28 April 2012

laughing heart

Warning: haphazard thoughts ensue.

I'm leaving Africa in two days...TWO DAYS!  I can hardly believe it.  While I'm very excited for what is planned in the next few months, the truth is that I have shear discomfort thinking about what I will be doing in the latter part of the summer, when all my scheduled plans are complete.  

Now, I know that God has a plan for me, etc., and that I shouldn't spend my time worrying, etc.  I can accept this.  What I'm struggling with right now is finding a balance between resting in this but also being proactive in figuring out what is the next chapter for my life.  

"In their hearts humans plan their course, but the Lord establishes their steps."  Proverbs 16:9.

I found the following poem yesterday and I love it.  It's exactly what a needed to read as I prepare to finish my chapter on the Africa Mercy.  

The Laughing Heart

your life is your life
don’t let it be clubbed into dank submission.
be on the watch.
there are ways out.
there is a light somewhere.
it may not be much light but
it beats the darkness.
be on the watch.
the gods will offer you chances.
know them.
take them.
you can’t beat death but
you can beat death in life, sometimes.
and the more often you learn to do it,
the more light there will be.
your life is your life.
know it while you have it.
you are marvelous
the gods wait to delight
in you.

by Charles Bukowski

21 April 2012


In ten days time, I will be home!  I can hardly believe how quickly my time here on the BWB (big white boat) is  coming to an end.  But this post is not about me going home.

The following story and photos come from Danielle, one of our truly dedicated ward nurses.  She writes about one of our patients, Chantal, and I have posted her story in its entirety, so all credit for the following should go to Danielle and her blog.  I'd advise you to grab a few tissues before reading.  Here is Chantal's story:

A small glimpse of Eternity

In my last post I told you about a young woman named Chantal who has been with us since February.  Every outreach we seem to have that one special patient who becomes like family and steals our hearts away.  This outreach, Chantal is that woman.  She is a 25 year old woman from Ghana who had burn contractures on her neck and arm fixed with skin grafting last time the ship was in the area in 2009.  Initially she was a wonderful success story with a completely healed skin graft.  Shortly after her recovery and after the ship had left, due to a chronically suppressed immune system, her graft reopened and she was left with a large, painful, infected wound covering her right chest, shoulder and arm.  For 3 years she suffered with this wound, unable to move her arm and doubled over in pain with no signs of hope or relief.  That is, until the ship returned this past January to Togo.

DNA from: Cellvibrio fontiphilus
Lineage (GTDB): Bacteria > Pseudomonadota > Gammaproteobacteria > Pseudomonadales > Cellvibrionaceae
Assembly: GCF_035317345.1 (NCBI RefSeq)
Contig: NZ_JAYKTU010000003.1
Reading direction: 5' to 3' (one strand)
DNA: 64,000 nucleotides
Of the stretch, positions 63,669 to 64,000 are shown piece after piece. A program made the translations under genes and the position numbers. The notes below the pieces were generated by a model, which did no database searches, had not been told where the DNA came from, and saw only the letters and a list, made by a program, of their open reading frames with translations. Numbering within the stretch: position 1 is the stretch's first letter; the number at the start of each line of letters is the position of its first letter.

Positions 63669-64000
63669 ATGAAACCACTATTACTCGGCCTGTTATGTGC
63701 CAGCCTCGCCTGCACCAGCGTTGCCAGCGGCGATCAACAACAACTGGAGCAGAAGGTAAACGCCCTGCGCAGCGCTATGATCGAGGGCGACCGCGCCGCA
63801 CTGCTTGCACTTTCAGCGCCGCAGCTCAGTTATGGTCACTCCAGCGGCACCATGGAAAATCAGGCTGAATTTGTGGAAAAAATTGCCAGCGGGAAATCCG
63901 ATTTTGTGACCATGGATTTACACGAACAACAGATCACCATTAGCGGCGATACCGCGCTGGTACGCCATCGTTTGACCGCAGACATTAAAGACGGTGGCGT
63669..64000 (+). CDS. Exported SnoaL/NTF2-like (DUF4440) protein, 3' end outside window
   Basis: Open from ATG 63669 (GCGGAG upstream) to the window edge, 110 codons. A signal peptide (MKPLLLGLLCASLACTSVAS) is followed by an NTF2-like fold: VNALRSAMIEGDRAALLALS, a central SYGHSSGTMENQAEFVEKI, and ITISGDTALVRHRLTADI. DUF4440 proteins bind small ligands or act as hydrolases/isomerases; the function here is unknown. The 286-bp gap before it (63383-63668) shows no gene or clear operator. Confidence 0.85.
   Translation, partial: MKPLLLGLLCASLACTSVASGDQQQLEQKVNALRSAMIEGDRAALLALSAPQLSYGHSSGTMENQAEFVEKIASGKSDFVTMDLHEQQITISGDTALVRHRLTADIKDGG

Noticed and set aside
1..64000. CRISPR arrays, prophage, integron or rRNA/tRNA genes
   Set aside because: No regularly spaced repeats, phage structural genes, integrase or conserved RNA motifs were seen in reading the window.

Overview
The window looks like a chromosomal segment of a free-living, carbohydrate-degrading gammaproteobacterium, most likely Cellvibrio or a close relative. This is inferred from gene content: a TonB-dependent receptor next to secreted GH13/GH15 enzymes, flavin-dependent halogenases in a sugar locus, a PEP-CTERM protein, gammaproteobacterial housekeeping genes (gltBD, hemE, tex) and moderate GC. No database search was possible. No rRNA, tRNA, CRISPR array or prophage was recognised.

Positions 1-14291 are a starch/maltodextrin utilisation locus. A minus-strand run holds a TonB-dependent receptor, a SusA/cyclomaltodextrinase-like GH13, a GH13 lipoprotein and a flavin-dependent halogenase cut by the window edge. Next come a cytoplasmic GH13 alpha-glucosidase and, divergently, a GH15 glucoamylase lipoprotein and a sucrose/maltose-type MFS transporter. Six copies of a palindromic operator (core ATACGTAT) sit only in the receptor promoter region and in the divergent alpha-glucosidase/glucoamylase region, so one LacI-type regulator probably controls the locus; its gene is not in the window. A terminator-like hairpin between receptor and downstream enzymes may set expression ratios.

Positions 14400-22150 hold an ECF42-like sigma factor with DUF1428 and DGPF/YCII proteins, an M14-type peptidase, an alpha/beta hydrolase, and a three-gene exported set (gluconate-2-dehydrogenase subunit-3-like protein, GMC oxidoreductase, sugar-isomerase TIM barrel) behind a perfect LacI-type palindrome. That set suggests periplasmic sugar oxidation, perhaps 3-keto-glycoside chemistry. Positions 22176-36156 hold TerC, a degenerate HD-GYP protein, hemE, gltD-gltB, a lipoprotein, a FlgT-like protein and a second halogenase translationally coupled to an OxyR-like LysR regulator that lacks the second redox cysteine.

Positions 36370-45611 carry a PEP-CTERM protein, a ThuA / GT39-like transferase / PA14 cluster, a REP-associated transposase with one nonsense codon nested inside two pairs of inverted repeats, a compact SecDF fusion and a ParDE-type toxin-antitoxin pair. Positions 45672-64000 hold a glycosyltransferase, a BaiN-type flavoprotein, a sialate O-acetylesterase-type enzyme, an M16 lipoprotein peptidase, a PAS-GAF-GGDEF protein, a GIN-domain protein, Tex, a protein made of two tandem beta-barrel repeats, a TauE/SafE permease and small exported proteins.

I can just imagine her reaction at the news.  Could it be? Is it true? After 3 years of intense pain, rejection and haughty eyes constantly on her, the smell of infection haunting her every move, the inability to hold, care, cuddle, and love on her 4 year old daughter.  And now that big white metal floating box that once gave her hope and healing is back!  Normally the ship does not take on medical patients because we aren't equipped to handle care to that extent.  With few exceptions, our patients are relatively healthy people who are in need of surgical help- to remove tumors, fix birth defects, hernias, bone and joint deformities, burn contractures, etc.  Because Chantal was a past patient of ours, we took her case on in an attempt to help her heal again and regain function.  I could go on and on about the ins and outs of her months and months of medical treatment, but it can be summed up into a long road of infections, antibiotics, agonizing daily wound care, physiotherapy, surgery after surgery, skin graft after skin graft, moments of hope for the medical team, followed by moments of disappointment and confusion after each failed antibiotic treatment and surgery. 

About 1 month ago, as I shared in a past blog, Chantal accepted Jesus Christ as her Savior and redeemer.  For a while she was in higher spirits and had more pep and motivation in her step. (And she didn't mind my embarrassing dancing anymore!)  But shortly after that her tired body had had enough, our last ditch attempt at antibiotics failed, sepsis took over, and we were at the end of the road for medical healing.  Our medical regime turned towards comfort and pain management instead of aggressive treatment.  

 I was fortunate enough to be able to spend the last few evenings as Chantal's nurse.  She phased in and out of lethargy and alertness, and I was able to be there for her awake moments, to make her smile a few last times, and to talk with her and give her comfort.  After spending months down in the dark, window-less ward with few opportunities to see sunlight, my friend June and I packed Chantal up in a comfy wheel chair full of pillows and took her up to the top deck of the ship to sit for an hour and enjoy the sunset and warm breeze.  It was a moment I will never forget as it was in her last 48 hours of life in that tired, broken body.

Last night, in and out of moments of clarity, Chantal was able to enjoy some more fresh air from the comfort of her bed as she was rolled in front of a big door right at sea level that was opened especially for her.  In a very peaceful moment, with people who cared so much for her sitting by her side, Chantal said "Jesus is here, Jesus is here", and she was finally taken home with our Lord and left her broken, hurting body behind.